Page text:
WASHINGTON — Unpaid days off for civilian defense workers would end this October under a measure approved by the U.S. House of Representatives this week.
Rep. Doug Lamborn (R-Colorado Springs) sponsored the amendment to the Department of Defense authorization bill.
“These are hardworking American patriots who work hard to keep our nation secure. They are supporting our warfighters. They are doing essential work,” Lamborn said on the House floor Tuesday night.
The House approved Lamborn’s amendment by voice vote Tuesday and the Defense authorization bill Wednesday. If the amendment stays in the bill and the bill is signed into law, it would stop the furloughs of an estimated 680,000 civilian defense workers after September 30.
Civilian defense workers are required to take 11 days of unpaid leave this fiscal year. The furloughs are part of the 2 percent-across-the-board cuts to the annual federal budget from this March to 2021, a process known as sequestration.
Lamborn, who sits on the Armed Services and Veteran Affairs committees in the House, was a natural champion of the measure. His district in south central Colorado includes not only the Air Force Academy but also five military installations, including Fort Carson and Schriever Air Force Base.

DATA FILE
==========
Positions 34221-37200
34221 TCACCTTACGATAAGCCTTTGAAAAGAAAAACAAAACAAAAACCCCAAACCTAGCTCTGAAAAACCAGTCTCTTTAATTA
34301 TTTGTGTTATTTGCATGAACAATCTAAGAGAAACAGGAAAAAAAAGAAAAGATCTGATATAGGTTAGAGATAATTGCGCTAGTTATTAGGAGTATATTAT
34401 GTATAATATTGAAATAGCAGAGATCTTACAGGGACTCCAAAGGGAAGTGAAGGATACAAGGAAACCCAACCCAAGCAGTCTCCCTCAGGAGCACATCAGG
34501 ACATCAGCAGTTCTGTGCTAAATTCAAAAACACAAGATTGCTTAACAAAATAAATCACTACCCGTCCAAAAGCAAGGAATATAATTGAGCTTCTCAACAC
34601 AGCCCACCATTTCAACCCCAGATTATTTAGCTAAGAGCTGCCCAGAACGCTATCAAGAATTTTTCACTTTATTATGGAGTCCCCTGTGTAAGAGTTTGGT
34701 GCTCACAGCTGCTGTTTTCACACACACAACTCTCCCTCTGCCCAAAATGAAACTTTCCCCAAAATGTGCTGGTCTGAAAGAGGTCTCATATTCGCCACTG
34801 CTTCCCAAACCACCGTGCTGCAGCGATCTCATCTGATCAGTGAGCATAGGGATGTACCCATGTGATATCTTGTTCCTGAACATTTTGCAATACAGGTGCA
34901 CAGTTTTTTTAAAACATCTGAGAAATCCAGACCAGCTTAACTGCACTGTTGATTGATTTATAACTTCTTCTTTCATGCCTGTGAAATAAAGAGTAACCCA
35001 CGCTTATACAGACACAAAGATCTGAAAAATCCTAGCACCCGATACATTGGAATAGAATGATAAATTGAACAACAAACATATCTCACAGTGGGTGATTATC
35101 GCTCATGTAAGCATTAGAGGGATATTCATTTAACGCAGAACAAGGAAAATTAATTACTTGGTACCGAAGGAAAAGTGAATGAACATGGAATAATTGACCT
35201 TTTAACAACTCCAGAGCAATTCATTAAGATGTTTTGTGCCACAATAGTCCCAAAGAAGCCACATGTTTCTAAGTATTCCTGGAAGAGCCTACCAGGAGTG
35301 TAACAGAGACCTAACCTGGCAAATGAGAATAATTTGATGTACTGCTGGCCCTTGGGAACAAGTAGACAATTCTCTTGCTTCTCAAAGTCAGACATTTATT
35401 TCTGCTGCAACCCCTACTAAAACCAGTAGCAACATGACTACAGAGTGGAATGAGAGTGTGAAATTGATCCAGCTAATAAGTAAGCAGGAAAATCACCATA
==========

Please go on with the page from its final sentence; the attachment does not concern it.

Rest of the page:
Although the amendment drew no opposition, it received less than unanimous praise.
Rep. George Miller (D-Calif.) a frequent critic of military spending, said he disagreed with the bill’s approach to the automatic round of budget cuts.
“I’m not for piecemeal solutions to sequestration … You know who’s going to be left behind, those who don’t have lobbyists — the weakest among us. Defense is not going to be left behind,” Miller said with a shrug of his large shoulders.
Lamborn shot back with a retort of his own.
“If you look at the big boys, they don’t include civilian defense workers. These are ordinary, hardworking Americans,” Lamborn said in an interview.
Lamborn’s amendment would cost more than $7 billion a year, but it requires that lawmakers find offsetting spending cuts in the defense budget. The measure will be considered by the Senate.
Sen. James Inhofe, the ranking Republican on the Senate Armed Services Committee, said he needs to examine the legislation before commenting on it.